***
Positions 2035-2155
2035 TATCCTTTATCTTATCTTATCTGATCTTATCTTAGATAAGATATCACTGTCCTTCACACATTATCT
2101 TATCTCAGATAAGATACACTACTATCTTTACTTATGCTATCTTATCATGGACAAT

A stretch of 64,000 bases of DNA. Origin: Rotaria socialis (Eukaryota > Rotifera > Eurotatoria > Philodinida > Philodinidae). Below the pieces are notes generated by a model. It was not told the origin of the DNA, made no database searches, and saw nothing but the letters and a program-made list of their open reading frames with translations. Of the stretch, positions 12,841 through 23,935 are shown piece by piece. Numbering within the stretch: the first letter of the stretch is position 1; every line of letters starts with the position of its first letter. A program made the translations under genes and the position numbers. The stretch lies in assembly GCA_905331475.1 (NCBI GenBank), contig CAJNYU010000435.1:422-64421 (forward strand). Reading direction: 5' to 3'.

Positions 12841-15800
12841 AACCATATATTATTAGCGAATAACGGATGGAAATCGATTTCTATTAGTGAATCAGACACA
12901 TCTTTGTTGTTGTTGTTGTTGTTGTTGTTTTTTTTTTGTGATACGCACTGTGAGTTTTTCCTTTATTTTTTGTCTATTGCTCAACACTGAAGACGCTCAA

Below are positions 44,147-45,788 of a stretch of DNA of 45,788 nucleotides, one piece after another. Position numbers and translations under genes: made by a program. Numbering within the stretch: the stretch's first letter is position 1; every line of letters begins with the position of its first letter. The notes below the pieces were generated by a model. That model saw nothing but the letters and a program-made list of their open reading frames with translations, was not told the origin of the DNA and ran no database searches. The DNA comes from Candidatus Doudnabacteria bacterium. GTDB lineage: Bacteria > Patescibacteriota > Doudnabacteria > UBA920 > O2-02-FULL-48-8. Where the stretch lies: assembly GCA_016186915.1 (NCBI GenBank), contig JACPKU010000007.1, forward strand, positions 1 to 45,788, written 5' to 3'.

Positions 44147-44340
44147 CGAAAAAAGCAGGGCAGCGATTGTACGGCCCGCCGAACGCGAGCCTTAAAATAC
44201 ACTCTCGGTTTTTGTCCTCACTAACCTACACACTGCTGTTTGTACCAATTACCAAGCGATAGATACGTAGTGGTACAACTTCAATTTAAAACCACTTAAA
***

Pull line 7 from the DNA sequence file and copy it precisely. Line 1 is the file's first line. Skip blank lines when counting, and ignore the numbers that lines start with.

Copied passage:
12901 TCTTTGTTGTTGTTGTTGTTGTTGTTGTTTTTTTTTTGTGATACGCACTGTGAGTTTTTCCTTTATTTTTTGTCTATTGCTCAACACTGAAGACGCTCAA